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    By Sheryl Lynde | Horsetrader columnist

    Studies show that one third of the people asked about their job will tell you that they hate it. Two thirds of people will tell you that they feel a lack of purpose or fulfillment. They feel that their job is not a good fit for them even though they are great at performing the tasks of their position and are financially successful.

    We spend 40 percent of our lives working. Abraham Maslow, author and American psychologist, created a hierarchy of needs he felt were essential in order for us to feel a sense of contentment in our lives. At the bottom of the list is the first level that is concerned with our physiological needs. These needs determine your ability to provide for your basic demands for survival and safety, such as shelter, food, etc.. At the top of the list is self-actualization, which refers to the ability to realize, grow and contribute whatever your innate gifts or skills that you possess. To be authentic, to bloom or realize your full potential, self actualization is a critical component to your sense of belonging and your self worth.

    We need to feel valued. Skills are unique to each individual. Not being true to whom we are creates resistance and results in development of behavioral issues like irritability, anger, lack of patience or exhaustion. We feel trapped or unappreciated. We perform our tasks either mechanically or resentfully and live for the weekends. We try and remedy our behavioral issues with overspending, overeating, over imbibing, but we are only addressing the symptoms. Without treating the cause, which is not being true to ourselves and living our purpose-driven life, the symptoms continue and worsen over time.

    Where am I going with this? Stay with me; you will see the parallel I’m trying to uncover.

    The same applies to our horses. They are all individuals with different needs and abilities. Even though a horse may be bred for cowhorse or cutting or hunter-jumper, it is not a guarantee that he will flourish or thrive in the rigors of the show pen. They may develop behavioral issues such as rearing, bucking or balking while practicing or performing in the show pen. They may just simply refuse to do what is being asked of them.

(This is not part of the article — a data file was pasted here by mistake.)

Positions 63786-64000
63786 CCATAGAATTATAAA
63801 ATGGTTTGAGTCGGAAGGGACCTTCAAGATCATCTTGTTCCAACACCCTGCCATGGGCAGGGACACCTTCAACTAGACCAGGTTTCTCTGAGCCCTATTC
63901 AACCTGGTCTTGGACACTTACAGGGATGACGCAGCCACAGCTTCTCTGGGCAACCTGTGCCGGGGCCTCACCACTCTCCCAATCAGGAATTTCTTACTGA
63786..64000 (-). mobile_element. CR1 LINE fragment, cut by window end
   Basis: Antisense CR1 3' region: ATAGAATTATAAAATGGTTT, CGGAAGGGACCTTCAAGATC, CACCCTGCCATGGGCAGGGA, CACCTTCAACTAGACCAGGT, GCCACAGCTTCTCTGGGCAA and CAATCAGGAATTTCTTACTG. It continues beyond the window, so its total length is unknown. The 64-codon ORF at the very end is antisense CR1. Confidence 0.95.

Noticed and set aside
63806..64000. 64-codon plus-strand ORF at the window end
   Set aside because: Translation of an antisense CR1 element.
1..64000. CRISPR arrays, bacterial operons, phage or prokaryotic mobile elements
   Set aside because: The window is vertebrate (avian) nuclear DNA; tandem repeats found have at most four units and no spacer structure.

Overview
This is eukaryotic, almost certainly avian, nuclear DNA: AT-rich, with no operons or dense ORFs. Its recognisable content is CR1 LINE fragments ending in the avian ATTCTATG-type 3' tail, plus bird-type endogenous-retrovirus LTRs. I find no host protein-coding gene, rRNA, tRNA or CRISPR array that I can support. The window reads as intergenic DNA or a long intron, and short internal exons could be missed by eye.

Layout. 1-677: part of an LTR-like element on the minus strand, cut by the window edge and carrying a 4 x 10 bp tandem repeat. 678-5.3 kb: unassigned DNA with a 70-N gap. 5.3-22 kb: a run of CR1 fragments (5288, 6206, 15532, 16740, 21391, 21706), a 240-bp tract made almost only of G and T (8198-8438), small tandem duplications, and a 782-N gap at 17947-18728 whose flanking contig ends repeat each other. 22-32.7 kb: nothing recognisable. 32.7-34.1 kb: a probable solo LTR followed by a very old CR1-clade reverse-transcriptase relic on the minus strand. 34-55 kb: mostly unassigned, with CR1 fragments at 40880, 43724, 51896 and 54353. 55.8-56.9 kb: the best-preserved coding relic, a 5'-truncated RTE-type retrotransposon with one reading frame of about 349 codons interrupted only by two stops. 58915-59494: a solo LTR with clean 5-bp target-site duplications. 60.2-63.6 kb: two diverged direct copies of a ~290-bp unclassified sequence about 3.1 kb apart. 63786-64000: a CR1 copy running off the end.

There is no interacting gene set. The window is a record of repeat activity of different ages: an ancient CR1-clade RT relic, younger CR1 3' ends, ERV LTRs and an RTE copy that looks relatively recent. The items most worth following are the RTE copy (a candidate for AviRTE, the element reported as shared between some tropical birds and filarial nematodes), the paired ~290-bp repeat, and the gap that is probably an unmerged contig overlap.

I had a client bring me a horse they had trained in cutting. Even though he was well-bred and had siblings realize a very successful career, his heart wasn’t in it. Even though he had the talent, he couldn’t tolerate the hours of training required to produce a successful competitor. In his last show, he just quit. He refused all requests from his rider. By the time he came to my place, his eyes had no life, just a glaze.

    We spent most of our time out in the hills and away from the arena. It took hours for him to learn how to navigate different footing, such as hills and arroyos, but he learned. I felt his joy come back. Little by little, I asked him to perform the tasks that he had been trained to do around shrubs and brush, such as rollbacks, backing around trees, etc., just to keep his mind engaged and his physical well-being in shape. But we also just sat, allowing him time to take in his new surroundings. We had a new arena, the hills and a never-ending expanse without fences. He was a wonderfully skilled horse, but he just wasn’t in the right job for him to shine.

    The owners expressed their gratitude in having their horse back. They will need to keep him engaged and explore his talent and ability without adding pressure. It’s a balance of time in the arena and time out in the hills.

    Conversely, a horse may enjoy his job competing in his discipline, but due to unforeseen circumstances such as finances, injury, or a lack of talent needed to be competitive at a certain level, he has been culled from his training program or sold. He will need time to adjust to a different life. If he is used to being active and to having his mind engaged, a more sedentary life may prove challenging. When boredom seeps into his existence, so do unwanted issues such as ulcers or biting or kicking. It’s important to take an assessment of your horse’s abilities, breeding, likes and dislikes. If you are tuned into your horse and are aware—if you listen, he will tell you. You can feel it.

    Just as you need to be authentic and be the best you were created to be, so does your horse. Allow him to realize his gifts and talents that are unique to him. You will be rewarded with a grateful companion.

    –Sheryl

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